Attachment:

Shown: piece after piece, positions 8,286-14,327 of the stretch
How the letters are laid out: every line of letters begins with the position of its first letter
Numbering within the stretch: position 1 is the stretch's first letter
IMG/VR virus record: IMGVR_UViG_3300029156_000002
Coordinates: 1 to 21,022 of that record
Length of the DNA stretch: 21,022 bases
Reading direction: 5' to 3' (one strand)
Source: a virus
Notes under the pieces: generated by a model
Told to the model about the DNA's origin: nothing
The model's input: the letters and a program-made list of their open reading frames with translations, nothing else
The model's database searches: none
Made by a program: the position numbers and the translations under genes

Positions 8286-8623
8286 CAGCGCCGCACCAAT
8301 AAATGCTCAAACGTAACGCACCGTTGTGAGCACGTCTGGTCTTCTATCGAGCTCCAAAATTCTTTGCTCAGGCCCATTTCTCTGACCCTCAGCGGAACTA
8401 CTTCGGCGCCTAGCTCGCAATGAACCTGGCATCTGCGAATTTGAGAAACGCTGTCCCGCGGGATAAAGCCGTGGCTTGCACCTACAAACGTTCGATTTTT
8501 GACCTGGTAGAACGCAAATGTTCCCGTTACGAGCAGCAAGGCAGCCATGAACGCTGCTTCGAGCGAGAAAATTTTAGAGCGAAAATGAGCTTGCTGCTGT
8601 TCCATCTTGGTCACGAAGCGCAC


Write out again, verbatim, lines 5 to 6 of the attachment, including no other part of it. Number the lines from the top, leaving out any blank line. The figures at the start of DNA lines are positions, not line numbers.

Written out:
Coordinates: 1 to 21,022 of that record
Length of the DNA stretch: 21,022 bases